Waar Facebook al niet nuttig voor is. Ik trof er een heldere samenvatting, die tegelijk ook een analyse was, van de problematiek waarmee met name de Westerse wereld momenteel worstelt. Helder worden daarin gemaakt de positie van het populisme en de gevaren die in die stroming besloten liggen. Om de tekst zo goed mogelijk tot haar recht te doen komen, heb ik haar in het Engels overgenomen. Voor de rest kan ik alleen maar aanraden om een en ander te lezen, omdat eigenlijk alles dat thans aan de orde is, duidelijk wordt benoemd en samengevat:
The global rise of populists poses a dangerous threat to human rights — which exist to protect people from governments. Yet today, a new generation of populists is reversing that role. Claiming to speak for “the people,” they treat rights as an impediment to their conception of the majority will, a needless obstacle to defending the nation from perceived threats and evils. Instead of accepting that rights protect everyone, they encourage people to adopt the dangerous belief that they will never need their rights against an overreaching government claiming to act in their name. The appeal of the populists has grown with mounting public discontent over the status quo. In the West, many people feel left behind by technological change, the global economy, and growing inequality. Terrorism sows apprehension and fear. Some are uneasy with societies that have become more ethnically, religiously, and racially diverse.
There is an increasing sense that governments and the elite ignore public concerns. In this cauldron of discontent, a certain breed of politician is flourishing by portraying rights as protecting only the terrorist suspect or the asylum-seeker at the expense of the safety, economic welfare, and cultural preferences of the presumed majority. They scapegoat refugees, immigrant communities, and minorities. Truth is a frequent casualty. Nativism, xenophobia, racism, Islamophobia, and misogyny are on the rise. But if these voices of intolerance prevail, the world risks entering a dark era. We should never underestimate the tendency of demagogues who sacrifice the rights of others in our name today to jettison our rights tomorrow when their real priority — retaining power — is in jeopardy.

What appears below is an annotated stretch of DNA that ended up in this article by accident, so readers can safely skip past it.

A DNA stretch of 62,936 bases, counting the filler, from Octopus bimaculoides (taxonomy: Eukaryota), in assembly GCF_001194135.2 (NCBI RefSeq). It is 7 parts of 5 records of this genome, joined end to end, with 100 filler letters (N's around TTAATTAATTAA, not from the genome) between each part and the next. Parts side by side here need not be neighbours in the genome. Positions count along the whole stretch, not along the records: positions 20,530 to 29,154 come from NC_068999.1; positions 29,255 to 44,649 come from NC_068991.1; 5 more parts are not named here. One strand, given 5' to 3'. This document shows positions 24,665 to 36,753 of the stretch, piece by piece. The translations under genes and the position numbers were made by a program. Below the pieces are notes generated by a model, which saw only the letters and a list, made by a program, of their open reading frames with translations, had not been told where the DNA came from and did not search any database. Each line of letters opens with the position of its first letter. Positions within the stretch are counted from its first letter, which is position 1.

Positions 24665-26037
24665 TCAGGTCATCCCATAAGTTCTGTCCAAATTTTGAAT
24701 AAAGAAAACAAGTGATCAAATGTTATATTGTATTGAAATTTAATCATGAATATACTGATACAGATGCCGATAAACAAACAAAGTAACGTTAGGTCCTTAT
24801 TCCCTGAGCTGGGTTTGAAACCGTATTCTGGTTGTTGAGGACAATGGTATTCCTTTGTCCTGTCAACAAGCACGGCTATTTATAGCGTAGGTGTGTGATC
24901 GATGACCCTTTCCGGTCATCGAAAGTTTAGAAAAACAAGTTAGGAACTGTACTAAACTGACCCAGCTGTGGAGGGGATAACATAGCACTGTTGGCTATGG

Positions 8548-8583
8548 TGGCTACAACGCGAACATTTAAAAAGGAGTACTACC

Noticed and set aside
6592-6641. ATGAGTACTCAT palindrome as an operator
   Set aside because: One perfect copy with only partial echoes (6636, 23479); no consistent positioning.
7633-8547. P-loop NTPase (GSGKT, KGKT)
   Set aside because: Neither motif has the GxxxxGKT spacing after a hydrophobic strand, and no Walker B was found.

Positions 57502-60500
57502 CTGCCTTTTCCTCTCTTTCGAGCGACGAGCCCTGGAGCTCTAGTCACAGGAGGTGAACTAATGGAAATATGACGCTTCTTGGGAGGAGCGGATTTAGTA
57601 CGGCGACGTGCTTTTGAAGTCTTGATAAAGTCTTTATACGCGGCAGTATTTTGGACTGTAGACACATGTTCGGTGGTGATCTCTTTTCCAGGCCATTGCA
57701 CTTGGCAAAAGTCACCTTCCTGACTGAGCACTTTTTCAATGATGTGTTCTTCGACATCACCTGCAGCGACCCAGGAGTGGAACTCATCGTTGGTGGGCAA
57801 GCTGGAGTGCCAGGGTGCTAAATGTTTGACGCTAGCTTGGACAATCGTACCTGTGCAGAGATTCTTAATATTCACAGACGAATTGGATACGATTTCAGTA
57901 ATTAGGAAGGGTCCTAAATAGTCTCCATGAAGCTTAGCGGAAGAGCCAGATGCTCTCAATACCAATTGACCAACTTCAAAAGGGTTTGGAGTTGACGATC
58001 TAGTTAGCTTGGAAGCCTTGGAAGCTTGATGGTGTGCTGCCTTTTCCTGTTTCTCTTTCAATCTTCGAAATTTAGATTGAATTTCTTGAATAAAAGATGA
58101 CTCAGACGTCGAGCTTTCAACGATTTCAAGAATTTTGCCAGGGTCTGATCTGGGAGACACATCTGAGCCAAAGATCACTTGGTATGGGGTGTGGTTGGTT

Donald Trump’s successful presidential campaign was a vivid illustration of this politics of intolerance. Sometimes overtly, sometimes through code and indirection, he breached basic principles of dignity and equality. He stereotyped migrants, vilified refugees, attacked a judge for his Mexican ancestry, mocked a journalist with disabilities, dismissed multiple allegations of sexual assault, and pledged to roll back women’s ability to control their own fertility. We see a similar scapegoating of asylum-seekers, immigrant communities, and Muslims in Europe. Leading the charge have been Marine Le Pen in France and Geert Wilders in the Netherlands, but there are echoes of these arguments of intolerance in the Brexit campaign, the rhetoric of Viktor Orban in Hungary and Jaroslaw Kaczynski in Poland, and far-right parties from Germany to Greece.
Throughout the European continent, officials and politicians hark back to distant, even fanciful, times of perceived national ethnic purity, despite established immigrant communities whose integration as productive members of society is undermined by this hostility. We forget at our peril the demagogues of yesteryear — the fascists, communists, and their ilk who claimed privileged insight into the majority’s interest but ended up crushing the individual. When populists treat rights as an obstacle to their vision of the majority will, it is only a matter of time before they turn on those who disagree with their agenda.